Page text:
The fruit of the tree presents as a brown globular capsule measuring two centimetres in diameter on average. The capsules contain five valves that are arranged loculicidally (splitting between each locule). It is filled with seeds that are smooth, thick and kidney-shaped. The inner wall is lined with white, barbed hairs that cause irritation to the skin when come in to contact with.
Lagunaria was first discovered by Colonel W. Paterson, who first sent seeds to England while stationed on Norfolk Island in 1792. Paterson was only an amateur botanist, the manuscript of flora he compiled during his time there being evidence of this. Paterson was on Norfolk Island between the 4th of November 1791 and the 9th of March 1793.
Reichenbach was established as the authority of the genus in 1828, as seen in the genus’ full name, Lagunaria (DC.) Rchb. There was controversy of the authority of the genus for a time as many attributions were misakenly to George Don. It was originally categorised as being a part of the genus Hibiscus, based on a description by De Candolle in 1824. In 1828, Reichenbach recognised it as a separate genus and recategorized it to reflect this.
It was originally believed to be monotypic, and was divded in to two subspecies in 1990 by P.S. Green, with L. Patersonia being from Norfolk Island and L.patersonia subsp. bracteata from Queensland. In 2006 they were recognise to be two distinct species by the names of L.patersonia and L.queenslandica respectively by L.A Craven. Some of the features used to distinguish the two include:
- The bracteoles do not persist at the time of flowering in Patersonia.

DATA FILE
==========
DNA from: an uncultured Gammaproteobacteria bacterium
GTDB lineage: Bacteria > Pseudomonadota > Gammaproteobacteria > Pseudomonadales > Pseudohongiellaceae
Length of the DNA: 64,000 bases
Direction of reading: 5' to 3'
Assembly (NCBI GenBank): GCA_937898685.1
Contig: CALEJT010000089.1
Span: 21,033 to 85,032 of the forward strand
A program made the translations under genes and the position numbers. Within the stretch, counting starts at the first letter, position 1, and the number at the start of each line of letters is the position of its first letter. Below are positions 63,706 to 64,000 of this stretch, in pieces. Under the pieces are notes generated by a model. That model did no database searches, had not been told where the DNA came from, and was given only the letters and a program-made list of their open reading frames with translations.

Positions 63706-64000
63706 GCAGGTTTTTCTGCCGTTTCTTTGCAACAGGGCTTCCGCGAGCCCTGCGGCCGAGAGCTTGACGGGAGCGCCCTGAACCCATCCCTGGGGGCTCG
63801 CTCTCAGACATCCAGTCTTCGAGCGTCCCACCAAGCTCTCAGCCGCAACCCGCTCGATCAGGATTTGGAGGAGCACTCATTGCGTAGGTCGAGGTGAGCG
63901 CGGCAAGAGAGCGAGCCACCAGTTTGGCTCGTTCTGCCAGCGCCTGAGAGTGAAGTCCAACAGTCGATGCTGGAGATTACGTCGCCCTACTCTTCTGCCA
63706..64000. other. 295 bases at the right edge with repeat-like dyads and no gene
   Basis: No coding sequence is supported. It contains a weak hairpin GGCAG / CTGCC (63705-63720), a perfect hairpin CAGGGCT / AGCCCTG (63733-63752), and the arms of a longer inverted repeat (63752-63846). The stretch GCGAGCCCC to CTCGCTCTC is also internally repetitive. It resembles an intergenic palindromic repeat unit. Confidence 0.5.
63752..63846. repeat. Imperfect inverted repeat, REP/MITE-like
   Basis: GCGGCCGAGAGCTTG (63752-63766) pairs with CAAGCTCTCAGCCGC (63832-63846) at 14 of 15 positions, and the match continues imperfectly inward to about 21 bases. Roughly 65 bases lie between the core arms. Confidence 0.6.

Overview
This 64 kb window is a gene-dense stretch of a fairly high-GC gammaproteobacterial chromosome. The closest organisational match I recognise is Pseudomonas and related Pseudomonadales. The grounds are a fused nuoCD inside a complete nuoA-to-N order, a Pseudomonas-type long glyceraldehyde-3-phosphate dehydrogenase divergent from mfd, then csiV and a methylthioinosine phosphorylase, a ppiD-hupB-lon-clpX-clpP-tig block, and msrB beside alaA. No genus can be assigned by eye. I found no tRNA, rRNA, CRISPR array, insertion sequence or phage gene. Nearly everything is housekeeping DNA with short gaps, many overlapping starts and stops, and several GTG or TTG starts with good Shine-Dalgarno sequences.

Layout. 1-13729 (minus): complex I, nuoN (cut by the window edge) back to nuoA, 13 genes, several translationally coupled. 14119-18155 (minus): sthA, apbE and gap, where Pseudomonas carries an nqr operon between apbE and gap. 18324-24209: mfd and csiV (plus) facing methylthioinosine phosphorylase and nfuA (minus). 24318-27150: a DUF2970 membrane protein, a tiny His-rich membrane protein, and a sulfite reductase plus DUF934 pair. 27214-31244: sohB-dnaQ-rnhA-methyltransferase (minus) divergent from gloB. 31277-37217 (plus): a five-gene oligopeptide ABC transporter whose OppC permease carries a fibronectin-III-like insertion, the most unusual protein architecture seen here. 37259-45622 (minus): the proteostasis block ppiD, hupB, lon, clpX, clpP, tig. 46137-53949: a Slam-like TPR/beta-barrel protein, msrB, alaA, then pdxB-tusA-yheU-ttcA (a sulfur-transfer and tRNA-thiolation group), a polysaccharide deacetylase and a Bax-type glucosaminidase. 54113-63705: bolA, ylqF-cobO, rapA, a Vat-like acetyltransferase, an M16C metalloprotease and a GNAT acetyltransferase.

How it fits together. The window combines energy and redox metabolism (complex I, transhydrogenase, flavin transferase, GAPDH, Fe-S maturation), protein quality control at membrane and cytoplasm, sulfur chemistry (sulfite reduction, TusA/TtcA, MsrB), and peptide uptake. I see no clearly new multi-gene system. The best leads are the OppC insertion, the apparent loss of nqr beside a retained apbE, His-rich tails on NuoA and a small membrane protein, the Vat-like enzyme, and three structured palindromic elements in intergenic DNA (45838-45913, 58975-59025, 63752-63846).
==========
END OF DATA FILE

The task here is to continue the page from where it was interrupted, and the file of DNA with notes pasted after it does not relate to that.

- The leaves of Patersonia are thicker and with a more prominent white pigmented, tomentose underside.
- The length of the style and the subsequent degree to which it protrudes from the flower is greater in Queenslandica.
- Queenslandica has shorter petals and staminal column.
- Patersonia often occurs in rainforest/swamp areas and Queenslandica is more often found in non-rainforest areas including coastlines and rivers.
It was previously believed to be a part of the tribe Hibisceae, however testing has revealed this is not the case. It instead forms a robust clade with the Australian genus Howittia which is also a associated with other Malvoideae tribes/genera. These discoveries were made in an experiment which used two chloroplast DNA (cpDNA) sequences. These sequences were a coding region (ndhF) and a non-coding region (The rpl16 intron). Further cpDNA testing revealed that both Lagunaria and Howittia contain two copies of the nuclear rpb2 gene.
The accepted botanical name for the genus Lagunaria is Lagunaria (DC.) Rchb. Synonyms for this name include:
On Norfolk Island, Lagunaria it is commonly known as the White Oak. It is also known as:
Distribution and HabitatEdit
It tends to thrive in conditions that are humid and wet, and so has been introduced to many tropical locations around the world.
It is often considered to be a pest because due to the injurious nature of the seed pods and its competition with native vegetation.